Sheridan Animation Faculty Teaches Workshop at India’s National Institute of Design

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Sheridan Animation faculty Chris Walsh recently returned from teaching a workshop at India’s National Institute of Design (NID). The topic Chris proposed was “Stop Motion Animation Production,” drawing from his own expertise, and its intent was to create a short, stop motion film by the end of the workshop.

Associate Dean Angela Stukator and the Dean of the Faculty of Animation, Arts and Design, Ronni Rosenberg, have visited the Institute in India to develop our inter-college partnership as recently as December 2013. Andrew Ness and The International Office at Sheridan gave Chris the help he needed to arrange his travel.

“My specialty in animation is stop motion, and since it involves a lot of hand-made work, hand crafting the puppets and sets, [Angela Stukator] saw it as a good fit for a school like NID that prides itself on production,” said Chris.

Chris’s plan for the workshop was “on day one, we’d have nothing but high hopes and passion, and by day 10, a finished film.” Accomplishing this meant coming up with a story, doing storyboards, making all the assets (puppets, sets, props), animating it, and doing all post-production (sound and visual effects). And it would all be done by a group of 10 students, max. Fortunately, the workshop proved popular and filled up with students from various programs such as Furniture and Costume, whose skills lent themselves well to set and character production.

YOU CAN VIEW THE FINISHED FILM HERE.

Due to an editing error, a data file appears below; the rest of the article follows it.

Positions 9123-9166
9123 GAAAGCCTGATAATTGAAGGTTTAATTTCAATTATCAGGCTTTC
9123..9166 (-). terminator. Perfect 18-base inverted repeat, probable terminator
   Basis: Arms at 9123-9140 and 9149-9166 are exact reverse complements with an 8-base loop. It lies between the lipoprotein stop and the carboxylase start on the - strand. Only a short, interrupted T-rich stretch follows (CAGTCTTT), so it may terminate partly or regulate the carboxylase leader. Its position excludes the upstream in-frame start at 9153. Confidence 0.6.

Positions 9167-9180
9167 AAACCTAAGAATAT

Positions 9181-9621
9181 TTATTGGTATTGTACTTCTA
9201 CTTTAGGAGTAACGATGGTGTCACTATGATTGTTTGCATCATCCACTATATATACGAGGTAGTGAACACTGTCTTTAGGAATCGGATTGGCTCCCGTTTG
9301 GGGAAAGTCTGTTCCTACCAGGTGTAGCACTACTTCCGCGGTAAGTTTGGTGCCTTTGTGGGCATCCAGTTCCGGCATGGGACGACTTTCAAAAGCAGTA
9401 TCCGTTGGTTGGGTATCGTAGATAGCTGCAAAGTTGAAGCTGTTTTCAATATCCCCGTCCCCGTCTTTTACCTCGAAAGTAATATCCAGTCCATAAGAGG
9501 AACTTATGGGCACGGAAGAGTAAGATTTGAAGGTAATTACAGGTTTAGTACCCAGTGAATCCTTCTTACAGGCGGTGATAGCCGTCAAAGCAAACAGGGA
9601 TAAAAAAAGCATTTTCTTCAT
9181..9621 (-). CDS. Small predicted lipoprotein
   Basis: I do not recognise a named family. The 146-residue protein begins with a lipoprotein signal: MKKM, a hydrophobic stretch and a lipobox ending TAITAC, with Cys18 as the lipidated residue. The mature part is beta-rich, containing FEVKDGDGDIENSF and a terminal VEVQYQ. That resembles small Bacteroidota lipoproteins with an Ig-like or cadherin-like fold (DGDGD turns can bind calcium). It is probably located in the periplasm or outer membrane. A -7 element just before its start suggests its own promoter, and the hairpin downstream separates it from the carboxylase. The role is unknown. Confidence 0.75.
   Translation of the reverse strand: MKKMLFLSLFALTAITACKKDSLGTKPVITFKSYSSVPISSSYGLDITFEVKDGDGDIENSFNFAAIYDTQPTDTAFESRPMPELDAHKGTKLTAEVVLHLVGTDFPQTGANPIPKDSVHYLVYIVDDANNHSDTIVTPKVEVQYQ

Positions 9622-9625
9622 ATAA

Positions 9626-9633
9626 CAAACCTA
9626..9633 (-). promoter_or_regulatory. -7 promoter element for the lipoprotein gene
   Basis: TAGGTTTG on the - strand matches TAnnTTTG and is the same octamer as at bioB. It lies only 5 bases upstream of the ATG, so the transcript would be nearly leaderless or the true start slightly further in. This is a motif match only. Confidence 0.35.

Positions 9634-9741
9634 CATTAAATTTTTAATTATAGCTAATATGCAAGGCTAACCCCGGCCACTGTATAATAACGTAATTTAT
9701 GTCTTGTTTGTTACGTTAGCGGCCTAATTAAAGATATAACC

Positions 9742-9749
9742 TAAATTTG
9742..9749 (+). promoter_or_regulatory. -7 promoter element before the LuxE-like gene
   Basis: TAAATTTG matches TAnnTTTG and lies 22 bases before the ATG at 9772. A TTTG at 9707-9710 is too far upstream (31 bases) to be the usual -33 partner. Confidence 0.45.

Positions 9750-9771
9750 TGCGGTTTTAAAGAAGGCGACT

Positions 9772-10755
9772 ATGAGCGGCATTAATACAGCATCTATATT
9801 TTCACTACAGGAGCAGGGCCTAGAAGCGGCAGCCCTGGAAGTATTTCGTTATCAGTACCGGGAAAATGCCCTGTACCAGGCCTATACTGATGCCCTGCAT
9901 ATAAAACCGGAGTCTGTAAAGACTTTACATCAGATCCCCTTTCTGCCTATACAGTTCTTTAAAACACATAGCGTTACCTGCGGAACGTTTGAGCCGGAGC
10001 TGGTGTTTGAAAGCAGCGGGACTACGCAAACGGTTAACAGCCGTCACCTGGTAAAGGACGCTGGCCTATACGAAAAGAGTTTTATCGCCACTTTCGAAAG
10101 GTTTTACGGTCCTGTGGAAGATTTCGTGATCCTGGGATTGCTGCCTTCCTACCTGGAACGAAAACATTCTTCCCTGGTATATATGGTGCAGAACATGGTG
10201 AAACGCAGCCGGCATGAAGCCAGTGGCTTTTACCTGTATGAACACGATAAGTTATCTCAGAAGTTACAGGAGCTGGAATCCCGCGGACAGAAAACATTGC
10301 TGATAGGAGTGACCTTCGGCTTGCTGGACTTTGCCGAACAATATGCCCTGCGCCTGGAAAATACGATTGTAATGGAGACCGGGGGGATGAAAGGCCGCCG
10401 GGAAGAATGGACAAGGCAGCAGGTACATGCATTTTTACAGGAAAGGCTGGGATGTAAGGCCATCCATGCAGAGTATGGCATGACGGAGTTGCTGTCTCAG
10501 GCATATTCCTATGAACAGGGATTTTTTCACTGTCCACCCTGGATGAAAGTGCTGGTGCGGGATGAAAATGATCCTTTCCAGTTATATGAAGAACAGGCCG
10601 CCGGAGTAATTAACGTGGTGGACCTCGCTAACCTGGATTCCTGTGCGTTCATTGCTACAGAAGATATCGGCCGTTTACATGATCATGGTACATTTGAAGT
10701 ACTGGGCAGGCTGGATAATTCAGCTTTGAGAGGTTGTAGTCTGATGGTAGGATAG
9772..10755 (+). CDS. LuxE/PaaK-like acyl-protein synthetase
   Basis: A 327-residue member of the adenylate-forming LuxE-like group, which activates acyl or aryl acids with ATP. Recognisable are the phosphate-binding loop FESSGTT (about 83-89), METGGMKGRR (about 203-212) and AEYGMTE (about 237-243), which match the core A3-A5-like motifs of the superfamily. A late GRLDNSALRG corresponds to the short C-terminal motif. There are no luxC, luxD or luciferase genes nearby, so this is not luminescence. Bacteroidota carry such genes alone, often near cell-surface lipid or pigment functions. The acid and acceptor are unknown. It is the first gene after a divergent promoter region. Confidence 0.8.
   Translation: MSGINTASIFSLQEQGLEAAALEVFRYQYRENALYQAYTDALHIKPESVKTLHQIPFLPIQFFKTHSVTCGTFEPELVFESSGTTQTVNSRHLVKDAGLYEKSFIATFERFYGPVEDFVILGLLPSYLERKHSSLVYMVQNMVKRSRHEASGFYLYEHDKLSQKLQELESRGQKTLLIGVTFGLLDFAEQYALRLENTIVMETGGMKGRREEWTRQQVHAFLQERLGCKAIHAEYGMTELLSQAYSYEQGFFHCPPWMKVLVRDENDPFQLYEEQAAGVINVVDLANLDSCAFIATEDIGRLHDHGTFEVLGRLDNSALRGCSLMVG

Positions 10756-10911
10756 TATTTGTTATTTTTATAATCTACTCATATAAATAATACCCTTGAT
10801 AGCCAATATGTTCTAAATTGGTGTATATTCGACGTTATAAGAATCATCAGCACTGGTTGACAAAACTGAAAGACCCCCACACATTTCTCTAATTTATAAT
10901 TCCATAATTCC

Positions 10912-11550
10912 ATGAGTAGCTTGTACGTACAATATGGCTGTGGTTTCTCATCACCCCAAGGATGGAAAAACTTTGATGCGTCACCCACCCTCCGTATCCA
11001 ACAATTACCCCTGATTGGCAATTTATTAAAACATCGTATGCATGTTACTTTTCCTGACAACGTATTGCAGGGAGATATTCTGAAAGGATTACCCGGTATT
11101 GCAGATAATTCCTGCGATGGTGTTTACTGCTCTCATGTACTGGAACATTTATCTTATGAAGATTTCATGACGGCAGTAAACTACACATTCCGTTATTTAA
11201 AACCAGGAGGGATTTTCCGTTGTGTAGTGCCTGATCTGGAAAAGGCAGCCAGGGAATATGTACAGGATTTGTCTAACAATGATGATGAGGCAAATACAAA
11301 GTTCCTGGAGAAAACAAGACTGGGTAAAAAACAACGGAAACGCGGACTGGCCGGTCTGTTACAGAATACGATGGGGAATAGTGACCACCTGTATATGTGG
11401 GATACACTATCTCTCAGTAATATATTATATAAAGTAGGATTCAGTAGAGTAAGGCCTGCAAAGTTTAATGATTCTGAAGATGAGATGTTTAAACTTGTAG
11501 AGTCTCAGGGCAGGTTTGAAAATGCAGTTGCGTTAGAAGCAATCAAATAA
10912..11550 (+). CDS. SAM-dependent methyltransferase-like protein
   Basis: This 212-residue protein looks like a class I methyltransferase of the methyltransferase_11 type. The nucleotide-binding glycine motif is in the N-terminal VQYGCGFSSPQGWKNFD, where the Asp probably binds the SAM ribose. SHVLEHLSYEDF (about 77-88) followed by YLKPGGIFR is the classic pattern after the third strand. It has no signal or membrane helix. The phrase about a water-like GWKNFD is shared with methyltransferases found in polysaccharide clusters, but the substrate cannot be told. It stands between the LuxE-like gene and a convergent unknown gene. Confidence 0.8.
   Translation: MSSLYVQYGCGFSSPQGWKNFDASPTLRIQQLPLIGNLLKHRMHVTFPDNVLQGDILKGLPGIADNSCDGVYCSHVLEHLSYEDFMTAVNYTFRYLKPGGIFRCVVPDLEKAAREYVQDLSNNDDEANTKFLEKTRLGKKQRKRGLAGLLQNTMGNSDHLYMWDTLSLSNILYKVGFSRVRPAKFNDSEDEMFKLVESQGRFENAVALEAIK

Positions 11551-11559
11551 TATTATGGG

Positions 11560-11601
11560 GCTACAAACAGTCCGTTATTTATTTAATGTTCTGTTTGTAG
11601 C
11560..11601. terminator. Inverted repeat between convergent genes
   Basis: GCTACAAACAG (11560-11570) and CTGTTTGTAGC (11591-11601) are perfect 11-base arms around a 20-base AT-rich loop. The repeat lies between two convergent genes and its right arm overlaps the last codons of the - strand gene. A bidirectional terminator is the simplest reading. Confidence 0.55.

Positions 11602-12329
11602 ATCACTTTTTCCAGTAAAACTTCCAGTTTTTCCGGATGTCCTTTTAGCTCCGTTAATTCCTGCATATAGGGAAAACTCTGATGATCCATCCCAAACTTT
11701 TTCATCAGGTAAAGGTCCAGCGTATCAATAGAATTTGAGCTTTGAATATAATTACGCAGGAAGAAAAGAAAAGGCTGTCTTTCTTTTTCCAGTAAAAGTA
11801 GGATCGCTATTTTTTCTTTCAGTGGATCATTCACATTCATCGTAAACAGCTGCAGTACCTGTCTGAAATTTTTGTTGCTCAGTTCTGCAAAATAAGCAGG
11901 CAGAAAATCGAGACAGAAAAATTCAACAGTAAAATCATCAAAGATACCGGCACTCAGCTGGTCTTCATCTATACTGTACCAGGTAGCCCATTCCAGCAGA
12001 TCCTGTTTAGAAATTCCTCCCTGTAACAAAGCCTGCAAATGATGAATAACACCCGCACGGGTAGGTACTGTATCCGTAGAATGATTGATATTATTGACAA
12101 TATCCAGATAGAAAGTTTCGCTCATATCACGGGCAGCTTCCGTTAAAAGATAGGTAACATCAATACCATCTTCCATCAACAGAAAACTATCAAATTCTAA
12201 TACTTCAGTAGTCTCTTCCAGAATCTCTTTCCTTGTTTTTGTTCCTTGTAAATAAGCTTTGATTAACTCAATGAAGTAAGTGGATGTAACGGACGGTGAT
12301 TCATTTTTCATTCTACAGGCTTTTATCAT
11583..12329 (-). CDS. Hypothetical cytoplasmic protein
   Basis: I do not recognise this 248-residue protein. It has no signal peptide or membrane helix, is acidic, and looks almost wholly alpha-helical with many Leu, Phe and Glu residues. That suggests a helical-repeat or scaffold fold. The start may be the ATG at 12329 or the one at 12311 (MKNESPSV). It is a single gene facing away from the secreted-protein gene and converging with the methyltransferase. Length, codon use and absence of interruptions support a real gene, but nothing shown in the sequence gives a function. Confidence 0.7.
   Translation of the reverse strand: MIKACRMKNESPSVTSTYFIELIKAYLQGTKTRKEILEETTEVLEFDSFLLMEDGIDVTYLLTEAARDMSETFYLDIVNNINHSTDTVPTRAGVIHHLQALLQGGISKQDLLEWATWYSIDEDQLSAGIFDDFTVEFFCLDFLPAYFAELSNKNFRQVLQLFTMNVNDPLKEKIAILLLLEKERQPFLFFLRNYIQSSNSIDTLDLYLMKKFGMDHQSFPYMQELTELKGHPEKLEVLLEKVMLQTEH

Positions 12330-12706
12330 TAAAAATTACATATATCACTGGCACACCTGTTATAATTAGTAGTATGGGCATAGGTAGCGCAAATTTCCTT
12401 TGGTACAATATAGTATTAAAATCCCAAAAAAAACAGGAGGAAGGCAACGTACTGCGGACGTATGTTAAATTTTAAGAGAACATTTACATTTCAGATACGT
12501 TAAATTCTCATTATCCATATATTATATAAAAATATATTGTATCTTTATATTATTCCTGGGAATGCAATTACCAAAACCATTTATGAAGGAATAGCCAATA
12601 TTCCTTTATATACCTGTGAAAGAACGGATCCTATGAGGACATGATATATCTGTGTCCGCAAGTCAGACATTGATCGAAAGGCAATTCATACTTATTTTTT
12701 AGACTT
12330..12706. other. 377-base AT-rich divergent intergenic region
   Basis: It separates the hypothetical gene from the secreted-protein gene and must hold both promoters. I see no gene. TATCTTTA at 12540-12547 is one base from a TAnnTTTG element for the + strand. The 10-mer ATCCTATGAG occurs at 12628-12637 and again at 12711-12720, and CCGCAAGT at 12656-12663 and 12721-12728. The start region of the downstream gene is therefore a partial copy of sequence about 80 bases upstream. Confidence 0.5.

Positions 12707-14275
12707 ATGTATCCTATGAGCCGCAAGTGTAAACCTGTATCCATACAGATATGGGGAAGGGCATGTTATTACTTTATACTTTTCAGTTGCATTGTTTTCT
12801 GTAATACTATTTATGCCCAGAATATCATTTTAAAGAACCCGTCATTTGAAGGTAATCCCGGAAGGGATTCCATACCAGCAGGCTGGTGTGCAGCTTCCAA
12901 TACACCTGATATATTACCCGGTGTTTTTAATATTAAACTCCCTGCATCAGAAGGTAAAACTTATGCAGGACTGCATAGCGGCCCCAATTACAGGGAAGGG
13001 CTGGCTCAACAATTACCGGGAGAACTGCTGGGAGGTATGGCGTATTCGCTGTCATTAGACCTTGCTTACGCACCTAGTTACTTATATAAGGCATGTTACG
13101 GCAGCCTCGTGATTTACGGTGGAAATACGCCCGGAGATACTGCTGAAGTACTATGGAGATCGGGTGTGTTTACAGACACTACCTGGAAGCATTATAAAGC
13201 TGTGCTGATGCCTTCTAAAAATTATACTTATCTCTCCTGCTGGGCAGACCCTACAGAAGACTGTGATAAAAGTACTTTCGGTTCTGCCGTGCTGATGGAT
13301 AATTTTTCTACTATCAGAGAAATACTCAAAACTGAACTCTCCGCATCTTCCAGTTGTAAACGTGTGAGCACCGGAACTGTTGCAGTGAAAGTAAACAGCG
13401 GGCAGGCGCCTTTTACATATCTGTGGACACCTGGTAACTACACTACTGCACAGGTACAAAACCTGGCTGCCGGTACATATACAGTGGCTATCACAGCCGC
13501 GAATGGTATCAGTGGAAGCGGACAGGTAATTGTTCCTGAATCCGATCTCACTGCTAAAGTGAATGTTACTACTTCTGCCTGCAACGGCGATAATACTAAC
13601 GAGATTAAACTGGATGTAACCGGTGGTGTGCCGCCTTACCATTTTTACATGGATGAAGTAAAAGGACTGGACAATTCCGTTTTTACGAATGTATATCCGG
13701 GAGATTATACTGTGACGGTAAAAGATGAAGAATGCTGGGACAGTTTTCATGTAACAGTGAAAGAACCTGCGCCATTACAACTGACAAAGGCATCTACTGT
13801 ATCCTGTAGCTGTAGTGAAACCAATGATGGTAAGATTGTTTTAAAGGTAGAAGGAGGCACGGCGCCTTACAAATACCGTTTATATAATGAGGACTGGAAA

While in India, Chris learned a few things about the similarities and differences between Sheridan College and the National Institute of Design. In summary: “both schools are filled with ambitious young students, striving to make a mark in the world of design and art. Both schools have passionate teachers who honestly want their students to succeed. One school has peacocks, monkeys, and giant fruit bats roaming the campus. The other has Tim Horton’s.”

Other highlights from the trip included mixing with art teachers from around the world who had come in for the workshop. “This allowed me to swap teaching strategies and experiences, and broaden my network of international art teachers,” Chris said. He also enjoyed the final presentation day, and said that NID students and faculty made him “feel so appreciated by my students there… they truly wanted to learn, and they truly wanted to dive into the project. What more does a teacher want, then to have students that can hardly wait to dive into the topic!”

Now that Chris is back on Trafalgar campus, he is teaching Animation History to Animation first years, two sections of the Cinema of Horror course, helping senior stop motion students, and mentoring senior animation students as they craft their graduation films in drawn, CG, or stop motion animation.

To learn more about Sheridan’s department of Animation and Game Design, click here.

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